Day 18 & 19: Matsushima Mischief
I won’t pretend I wasn’t glad to be speeding away from Nikko. After a polite chat over breakfast with some British expats who were visiting from Yokohama (I seethed with jealousy over my green tea) I made my way to Sendai. At this point in the trip I had decided firmly Japan is the first country outside of England I would be very happy to live in. The flaws I saw, and am aware of through the vid I posted here, can largely be overlooked. I’m not politically active anyway, and I quite like being looked at as an outsider. I am ginger after all. The seasons are a full mix, and I could move around to escape the extremes of summer (move to Hokkaido) and winter (move to Cape Sata), spending spring and autumn in Tokyo. Sigh.
Let’s look at some cool packaging.
I spent a full day in Sendai, none of which I have recorded. Apart from a local delicacy: gyutan (beef tongue). Offally good! Har har.
There are a lot of places to choose from to get your tongue on tongue – Sendai is a buzzy city, with wonderfully packed streets (many with roofs – take that rain!) efficiently laid out. I went to Sendai City Museum, which wasn’t that thrilling. Tip: don’t bother with audio guides if you have to pay for them. Rarely do you get any info that isn’t already on a caption in Engrish. Next was the Miyagi Museum of Art, which was more impressive. There was a lot of bronze sculpture from a local artist, and plenty of greats from westerners. There were some earl Picasso drawings that knocked me out.Well worth ¥300.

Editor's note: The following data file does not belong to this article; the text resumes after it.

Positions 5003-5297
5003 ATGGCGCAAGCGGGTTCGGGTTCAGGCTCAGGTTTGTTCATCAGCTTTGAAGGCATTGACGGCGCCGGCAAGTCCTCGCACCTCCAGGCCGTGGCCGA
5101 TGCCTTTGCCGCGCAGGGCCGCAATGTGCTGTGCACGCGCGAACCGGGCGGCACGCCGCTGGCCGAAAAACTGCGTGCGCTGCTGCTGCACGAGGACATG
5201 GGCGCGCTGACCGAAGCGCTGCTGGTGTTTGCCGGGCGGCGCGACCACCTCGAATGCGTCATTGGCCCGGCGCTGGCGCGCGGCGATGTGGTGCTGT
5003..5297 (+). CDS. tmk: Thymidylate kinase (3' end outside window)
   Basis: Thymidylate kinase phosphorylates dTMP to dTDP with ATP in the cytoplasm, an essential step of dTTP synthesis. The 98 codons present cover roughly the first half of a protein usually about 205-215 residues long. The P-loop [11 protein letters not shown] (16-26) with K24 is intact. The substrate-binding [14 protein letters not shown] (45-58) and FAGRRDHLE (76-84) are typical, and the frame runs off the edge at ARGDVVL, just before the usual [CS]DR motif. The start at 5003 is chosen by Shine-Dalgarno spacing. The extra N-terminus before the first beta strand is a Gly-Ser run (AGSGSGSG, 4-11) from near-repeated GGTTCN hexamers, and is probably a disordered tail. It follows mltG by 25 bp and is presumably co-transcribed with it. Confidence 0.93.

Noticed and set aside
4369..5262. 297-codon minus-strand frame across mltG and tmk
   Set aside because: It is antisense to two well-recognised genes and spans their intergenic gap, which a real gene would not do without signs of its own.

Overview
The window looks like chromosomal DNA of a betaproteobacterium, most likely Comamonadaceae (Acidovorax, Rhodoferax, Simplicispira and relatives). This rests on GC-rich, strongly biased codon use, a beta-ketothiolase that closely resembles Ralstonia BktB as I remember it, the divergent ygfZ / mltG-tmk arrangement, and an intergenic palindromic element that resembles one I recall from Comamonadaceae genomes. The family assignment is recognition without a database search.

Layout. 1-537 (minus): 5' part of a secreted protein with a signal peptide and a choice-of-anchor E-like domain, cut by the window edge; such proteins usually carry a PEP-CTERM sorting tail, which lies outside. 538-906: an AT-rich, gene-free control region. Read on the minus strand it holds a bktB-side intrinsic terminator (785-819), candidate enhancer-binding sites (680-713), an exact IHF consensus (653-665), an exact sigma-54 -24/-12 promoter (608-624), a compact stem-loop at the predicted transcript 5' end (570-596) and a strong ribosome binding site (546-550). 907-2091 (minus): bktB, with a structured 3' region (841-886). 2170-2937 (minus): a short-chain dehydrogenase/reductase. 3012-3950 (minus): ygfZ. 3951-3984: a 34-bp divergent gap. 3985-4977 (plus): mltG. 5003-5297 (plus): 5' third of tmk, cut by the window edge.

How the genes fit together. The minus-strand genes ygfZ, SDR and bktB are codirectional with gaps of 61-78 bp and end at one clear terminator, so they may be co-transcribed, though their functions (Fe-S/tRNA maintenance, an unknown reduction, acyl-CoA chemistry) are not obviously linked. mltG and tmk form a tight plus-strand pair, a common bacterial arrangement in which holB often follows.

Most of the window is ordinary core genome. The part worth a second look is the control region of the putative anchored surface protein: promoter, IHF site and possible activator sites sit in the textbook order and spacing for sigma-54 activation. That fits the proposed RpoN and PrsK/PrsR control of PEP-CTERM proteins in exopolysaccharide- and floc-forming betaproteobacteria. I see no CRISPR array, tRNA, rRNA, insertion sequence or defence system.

The next day the sun was out again and my spirits rose dramatically. Off to an island! Well, Matsushima Bay, the ‘must see’ in the Tohoku region. You may realise this was the region the 2011 tsunami chose to devastate. Sendai and Matsushima weren’t very badly damaged, and while I didn’t notice any affected areas in the city, I did see some rebuilding work going on on the island. For example, there are a few little off-shoot islands from the main one, but Oshima island is no longer accessible to tourists because the bridge is still under construction.
However, some are stand ing strong. God I love a good Japanese bridge.
On the way to Zuiganji Temple, from which the town takes its name, there are some amazing caves that line a path.
The temple itself isn’t much to
write home blog about, but there is the wonderfully gaudy shrine at the exit.
And these guys! The best Nio kings I found.
When I returned to Sendai I went on quite a mission to check off every single temple or shrine marked on my map. I saw many. Tiny, deserted, always up an obscene number of stairs. Always worth it; the most peaceful places I’ve ever known. As impressive as many of the tourist-temples are, I’d say it’s well worth going a bit further to find a smaller, more secluded one.
I also got a shot of this guy, hanging out in a park.